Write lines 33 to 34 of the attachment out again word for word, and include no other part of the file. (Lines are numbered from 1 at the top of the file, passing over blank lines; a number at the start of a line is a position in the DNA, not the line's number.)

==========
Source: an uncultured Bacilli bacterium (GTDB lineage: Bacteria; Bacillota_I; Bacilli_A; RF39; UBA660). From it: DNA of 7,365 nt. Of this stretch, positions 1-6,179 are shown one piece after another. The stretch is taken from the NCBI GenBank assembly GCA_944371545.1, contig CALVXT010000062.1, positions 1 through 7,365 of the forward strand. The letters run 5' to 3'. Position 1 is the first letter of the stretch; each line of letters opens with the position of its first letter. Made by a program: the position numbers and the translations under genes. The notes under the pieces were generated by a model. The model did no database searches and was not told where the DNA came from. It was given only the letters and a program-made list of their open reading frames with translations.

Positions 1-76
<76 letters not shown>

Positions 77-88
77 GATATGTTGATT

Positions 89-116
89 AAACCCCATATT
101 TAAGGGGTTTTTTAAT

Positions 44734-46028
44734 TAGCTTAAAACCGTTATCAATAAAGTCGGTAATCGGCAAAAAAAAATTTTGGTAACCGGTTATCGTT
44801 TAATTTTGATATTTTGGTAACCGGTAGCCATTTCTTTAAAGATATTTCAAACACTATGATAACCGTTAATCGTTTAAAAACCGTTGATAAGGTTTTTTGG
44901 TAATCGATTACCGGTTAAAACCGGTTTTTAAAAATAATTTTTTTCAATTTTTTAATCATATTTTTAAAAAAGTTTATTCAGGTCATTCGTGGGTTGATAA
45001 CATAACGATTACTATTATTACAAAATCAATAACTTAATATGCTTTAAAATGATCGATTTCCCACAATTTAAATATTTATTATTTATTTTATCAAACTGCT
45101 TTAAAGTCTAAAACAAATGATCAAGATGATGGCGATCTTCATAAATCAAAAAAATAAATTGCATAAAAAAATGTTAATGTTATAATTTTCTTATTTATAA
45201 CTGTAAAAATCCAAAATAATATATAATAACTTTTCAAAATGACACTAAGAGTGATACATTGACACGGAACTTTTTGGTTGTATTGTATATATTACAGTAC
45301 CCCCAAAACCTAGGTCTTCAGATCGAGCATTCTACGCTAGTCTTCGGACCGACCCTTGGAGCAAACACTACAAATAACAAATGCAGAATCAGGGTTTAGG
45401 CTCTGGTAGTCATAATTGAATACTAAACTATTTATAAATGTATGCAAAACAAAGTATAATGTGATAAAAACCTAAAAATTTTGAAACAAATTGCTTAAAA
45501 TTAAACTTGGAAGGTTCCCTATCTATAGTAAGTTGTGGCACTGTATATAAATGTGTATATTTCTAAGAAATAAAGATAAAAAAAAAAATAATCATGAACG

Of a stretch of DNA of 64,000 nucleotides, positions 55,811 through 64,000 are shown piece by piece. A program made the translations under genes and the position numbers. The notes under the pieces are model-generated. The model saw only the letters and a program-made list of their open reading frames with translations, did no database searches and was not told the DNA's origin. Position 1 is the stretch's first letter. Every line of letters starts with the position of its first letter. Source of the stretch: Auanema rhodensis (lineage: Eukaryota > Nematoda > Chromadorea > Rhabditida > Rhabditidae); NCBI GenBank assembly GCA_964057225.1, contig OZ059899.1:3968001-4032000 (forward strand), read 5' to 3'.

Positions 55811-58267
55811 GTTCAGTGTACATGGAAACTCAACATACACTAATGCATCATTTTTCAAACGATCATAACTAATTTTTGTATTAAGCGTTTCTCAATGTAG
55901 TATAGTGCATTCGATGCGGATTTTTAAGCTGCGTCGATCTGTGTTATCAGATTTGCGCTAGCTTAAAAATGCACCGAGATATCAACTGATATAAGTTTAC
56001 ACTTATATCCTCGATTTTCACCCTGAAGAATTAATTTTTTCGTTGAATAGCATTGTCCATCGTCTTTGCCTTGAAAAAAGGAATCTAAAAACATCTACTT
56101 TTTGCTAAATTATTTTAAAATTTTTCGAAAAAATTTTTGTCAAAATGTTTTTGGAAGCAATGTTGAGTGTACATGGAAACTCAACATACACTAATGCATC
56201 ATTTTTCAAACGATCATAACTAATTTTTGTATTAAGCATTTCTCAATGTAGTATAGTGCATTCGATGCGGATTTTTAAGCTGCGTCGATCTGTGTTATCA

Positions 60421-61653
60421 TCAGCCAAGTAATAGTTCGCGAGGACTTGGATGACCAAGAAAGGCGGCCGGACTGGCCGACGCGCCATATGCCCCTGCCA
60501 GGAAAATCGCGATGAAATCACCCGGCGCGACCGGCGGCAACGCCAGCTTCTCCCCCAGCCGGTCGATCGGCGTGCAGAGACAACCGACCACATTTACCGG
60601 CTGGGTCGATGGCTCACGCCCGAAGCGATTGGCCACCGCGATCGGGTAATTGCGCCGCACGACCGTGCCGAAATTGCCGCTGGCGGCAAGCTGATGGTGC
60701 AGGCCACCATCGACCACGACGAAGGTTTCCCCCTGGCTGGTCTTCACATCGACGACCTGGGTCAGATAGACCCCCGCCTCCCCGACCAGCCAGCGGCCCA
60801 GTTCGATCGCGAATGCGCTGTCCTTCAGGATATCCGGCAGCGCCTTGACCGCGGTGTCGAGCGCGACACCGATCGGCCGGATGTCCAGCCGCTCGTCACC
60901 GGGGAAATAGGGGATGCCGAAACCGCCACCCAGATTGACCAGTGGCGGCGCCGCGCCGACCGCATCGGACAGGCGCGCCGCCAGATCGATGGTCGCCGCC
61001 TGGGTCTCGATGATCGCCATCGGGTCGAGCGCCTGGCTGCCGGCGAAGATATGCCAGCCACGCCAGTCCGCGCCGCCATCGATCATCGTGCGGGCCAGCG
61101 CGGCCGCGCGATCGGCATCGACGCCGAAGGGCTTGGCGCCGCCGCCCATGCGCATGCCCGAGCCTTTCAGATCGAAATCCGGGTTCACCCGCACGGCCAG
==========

61001 TGGGTCTCGATGATCGCCATCGGGTCGAGCGCCTGGCTGCCGGCGAAGATATGCCAGCCACGCCAGTCCGCGCCGCCATCGATCATCGTGCGGGCCAGCG
61101 CGGCCGCGCGATCGGCATCGACGCCGAAGGGCTTGGCGCCGCCGCCCATGCGCATGCCCGAGCCTTTCAGATCGAAATCCGGGTTCACCCGCACGGCCAG